Sometimes, the futuristic single-seater vehicles we watch whizzing around race tracks at improbable speeds seem a world away from our sensible five-door family hatchback. But in fact, many technologies we now take for granted in day-to-day motoring were first pioneered in motorsport. Here are some of the best examples.
It’s strange to think, but before the 1950s disk brakes were unknown on road cars. Then Dunlop came up with a calliper-based disc system which it installed on the Jaguar C-Type racing car in 1953. The solution was good enough to help Jaguar win several Le Mans 24-hour races, demonstrating reliability and endurance in high-velocity braking over extended periods of use. Nowadays, every car on the road uses a variant of this basic concept.
The tyres you see on a typical F1 car look very different to those on your own car – soft, smooth and not built to last very long. But look at the world of rally or off-road racing and things start to look much more familiar. The first grooved and patterned tyres were pioneered in the world of motorsport by manufacturers looking for extra traction and control. The fact that modern cars are now able to go around a corner on a wet surface at reasonable speed without losing traction is all down to innovations from racing.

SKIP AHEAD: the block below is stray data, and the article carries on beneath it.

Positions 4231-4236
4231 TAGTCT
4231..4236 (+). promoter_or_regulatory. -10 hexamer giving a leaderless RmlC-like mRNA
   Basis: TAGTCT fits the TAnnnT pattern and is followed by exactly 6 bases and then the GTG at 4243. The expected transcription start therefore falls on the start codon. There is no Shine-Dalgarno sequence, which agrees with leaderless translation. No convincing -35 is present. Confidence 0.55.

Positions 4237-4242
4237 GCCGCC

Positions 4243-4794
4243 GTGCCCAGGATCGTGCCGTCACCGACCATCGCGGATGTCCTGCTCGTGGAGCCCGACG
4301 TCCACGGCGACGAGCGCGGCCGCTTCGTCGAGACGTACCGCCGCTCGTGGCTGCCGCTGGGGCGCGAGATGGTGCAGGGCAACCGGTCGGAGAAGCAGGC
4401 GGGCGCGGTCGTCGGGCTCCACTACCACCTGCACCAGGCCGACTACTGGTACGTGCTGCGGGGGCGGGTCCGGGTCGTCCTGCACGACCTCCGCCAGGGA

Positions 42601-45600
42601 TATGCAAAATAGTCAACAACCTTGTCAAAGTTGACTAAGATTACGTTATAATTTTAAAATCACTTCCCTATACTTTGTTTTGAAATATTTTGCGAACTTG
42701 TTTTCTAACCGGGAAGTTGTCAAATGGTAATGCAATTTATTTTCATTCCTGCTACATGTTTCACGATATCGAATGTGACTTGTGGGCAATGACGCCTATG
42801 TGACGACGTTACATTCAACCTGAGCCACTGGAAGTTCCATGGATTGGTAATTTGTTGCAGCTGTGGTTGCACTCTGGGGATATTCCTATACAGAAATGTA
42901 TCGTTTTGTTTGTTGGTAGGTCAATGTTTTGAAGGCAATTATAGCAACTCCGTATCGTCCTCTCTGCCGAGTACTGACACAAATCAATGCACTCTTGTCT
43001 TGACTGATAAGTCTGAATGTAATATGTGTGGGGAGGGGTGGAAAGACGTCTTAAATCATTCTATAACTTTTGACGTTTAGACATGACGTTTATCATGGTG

Sports car manufacturers recognised long before their commercial counterparts the importance of designing the body of a vehicle in such a way that it protects the driver in the event of a collision. The solution that become standard was the roll cage – a reinforced structure built into the struts and supports surrounding the driver designed to absorb impact. Nowadays, similar cages are mandatory in the passenger section of every road car. You might not see it, but it goes a long way to protecting your life in the event of a crash.
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